A landmark new project is paving the way for utility companies to use drones to inspect their network infrastructure for the first time.
The large-scale project is working across electricity and gas networks and is coordinated by international innovation scout the Energy Innovation Centre (EIC). The three-year programme is being led by Wales & West Utilities in collaboration with Cadent, National Grid Gas Transmission, Northern Gas Networks, Northern Powergrid, Scottish & Southern Electricity Networks and UK Power Networks.
A UK first and a designated government Pathfinder project, this initiative will work with UK aviation regulation the Civil Aviation Authority (CAA) to explore how the application of drone technology could transform the way the industry carries out essential maintenance tasks.
The aerial inspection of network infrastructure is a costly necessity for the UK’s gas and electricity network operators and usually involves the deployment of piloted helicopters or the use of scaffolds and cherry pickers. Drones, however, are fast becoming a viable, safer and cheaper alternative for getting this job done, with the potential to revolutionise the way critical infrastructure is maintained.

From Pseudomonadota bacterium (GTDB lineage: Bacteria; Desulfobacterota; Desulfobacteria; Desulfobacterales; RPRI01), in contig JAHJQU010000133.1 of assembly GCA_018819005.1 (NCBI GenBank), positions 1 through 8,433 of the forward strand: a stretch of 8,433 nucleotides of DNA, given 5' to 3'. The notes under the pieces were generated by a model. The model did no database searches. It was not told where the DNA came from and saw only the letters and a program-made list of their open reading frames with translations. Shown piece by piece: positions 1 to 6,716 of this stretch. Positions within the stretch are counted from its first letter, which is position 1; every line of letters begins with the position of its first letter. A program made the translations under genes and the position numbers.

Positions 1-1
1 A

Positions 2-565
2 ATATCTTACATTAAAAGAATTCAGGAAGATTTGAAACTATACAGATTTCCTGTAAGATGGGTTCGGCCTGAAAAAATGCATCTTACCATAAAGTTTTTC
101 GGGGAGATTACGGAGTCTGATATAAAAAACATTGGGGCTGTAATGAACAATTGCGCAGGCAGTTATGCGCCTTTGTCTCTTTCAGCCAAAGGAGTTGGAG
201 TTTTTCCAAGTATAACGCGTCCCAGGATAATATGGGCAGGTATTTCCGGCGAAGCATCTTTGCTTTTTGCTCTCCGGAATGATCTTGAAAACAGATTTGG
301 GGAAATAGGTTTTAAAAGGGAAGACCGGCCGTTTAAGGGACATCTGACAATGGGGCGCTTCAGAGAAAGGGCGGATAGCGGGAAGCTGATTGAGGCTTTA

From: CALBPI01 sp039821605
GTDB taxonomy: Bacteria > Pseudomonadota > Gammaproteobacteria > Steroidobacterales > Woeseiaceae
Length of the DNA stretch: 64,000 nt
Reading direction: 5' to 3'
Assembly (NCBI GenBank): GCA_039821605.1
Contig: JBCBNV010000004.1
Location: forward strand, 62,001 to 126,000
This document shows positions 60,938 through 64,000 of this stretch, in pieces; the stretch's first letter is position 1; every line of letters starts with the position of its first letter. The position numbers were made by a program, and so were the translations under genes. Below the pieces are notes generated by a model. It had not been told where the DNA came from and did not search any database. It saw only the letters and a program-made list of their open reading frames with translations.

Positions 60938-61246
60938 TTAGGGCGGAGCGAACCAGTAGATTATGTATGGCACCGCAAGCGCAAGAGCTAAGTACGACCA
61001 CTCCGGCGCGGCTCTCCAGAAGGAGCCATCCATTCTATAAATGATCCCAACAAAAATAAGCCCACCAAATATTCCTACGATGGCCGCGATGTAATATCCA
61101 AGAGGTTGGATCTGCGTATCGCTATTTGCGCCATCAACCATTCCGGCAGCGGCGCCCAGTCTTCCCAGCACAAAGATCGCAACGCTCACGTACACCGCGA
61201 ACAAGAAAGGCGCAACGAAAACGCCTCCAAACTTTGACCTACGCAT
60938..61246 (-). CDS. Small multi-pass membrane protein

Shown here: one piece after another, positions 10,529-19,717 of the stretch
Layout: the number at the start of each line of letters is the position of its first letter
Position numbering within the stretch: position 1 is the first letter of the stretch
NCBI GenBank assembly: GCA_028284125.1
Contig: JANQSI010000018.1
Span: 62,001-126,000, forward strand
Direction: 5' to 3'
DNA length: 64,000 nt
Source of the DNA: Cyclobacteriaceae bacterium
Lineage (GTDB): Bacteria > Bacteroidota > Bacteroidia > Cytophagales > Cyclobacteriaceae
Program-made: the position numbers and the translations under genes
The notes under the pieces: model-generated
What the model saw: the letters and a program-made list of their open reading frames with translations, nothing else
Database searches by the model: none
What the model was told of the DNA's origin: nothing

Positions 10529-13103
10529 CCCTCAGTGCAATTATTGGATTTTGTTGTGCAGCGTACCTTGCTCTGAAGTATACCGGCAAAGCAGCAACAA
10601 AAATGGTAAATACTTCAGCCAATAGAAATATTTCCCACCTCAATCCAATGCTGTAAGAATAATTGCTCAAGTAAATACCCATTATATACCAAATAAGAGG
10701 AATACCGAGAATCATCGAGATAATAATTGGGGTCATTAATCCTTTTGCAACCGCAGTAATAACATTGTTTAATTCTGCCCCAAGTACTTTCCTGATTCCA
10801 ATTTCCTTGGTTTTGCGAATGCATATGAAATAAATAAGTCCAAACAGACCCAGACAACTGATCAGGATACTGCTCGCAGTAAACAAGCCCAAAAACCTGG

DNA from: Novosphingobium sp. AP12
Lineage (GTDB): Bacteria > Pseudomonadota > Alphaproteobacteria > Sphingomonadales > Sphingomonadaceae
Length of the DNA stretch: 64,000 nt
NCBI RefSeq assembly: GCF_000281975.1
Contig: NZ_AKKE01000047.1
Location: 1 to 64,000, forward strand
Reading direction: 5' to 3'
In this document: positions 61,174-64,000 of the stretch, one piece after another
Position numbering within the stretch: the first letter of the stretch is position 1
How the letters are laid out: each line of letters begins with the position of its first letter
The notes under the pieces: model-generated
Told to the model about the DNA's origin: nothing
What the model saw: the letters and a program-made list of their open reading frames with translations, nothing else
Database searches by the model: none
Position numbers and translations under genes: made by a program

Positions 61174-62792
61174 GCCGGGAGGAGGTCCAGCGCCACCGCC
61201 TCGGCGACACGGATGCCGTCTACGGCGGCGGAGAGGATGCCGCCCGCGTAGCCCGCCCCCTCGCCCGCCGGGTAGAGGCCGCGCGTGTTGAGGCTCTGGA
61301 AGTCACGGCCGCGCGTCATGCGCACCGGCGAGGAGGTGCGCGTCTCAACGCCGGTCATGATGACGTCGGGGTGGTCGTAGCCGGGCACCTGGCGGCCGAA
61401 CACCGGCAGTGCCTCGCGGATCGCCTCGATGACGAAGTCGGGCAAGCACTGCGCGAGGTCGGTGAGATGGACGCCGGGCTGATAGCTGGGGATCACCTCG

To fully realise the benefits that drones can bring to routine network tasks such as pipeline or overhead line inspections, there is a requirement to fly ‘beyond visual line of sight’ (BVLOS). Up until now, drones have only been able to fly ‘within visual line of sight’, a distance of some 500 metres from the control operator. Flying drones BVLOS means greater distances can be covered, challenging terrains can be accessed more easily and inspections can be mobilised more quickly.
The CAA has stated that their regulations would support the flying of drones BVLOS but there is currently no acceptable means of compliance for ‘business as usual’ BVLOS operations. This project will focus on the creation of a comprehensive operational framework, including safety cases for specific network operations, that has been approved by the CAA.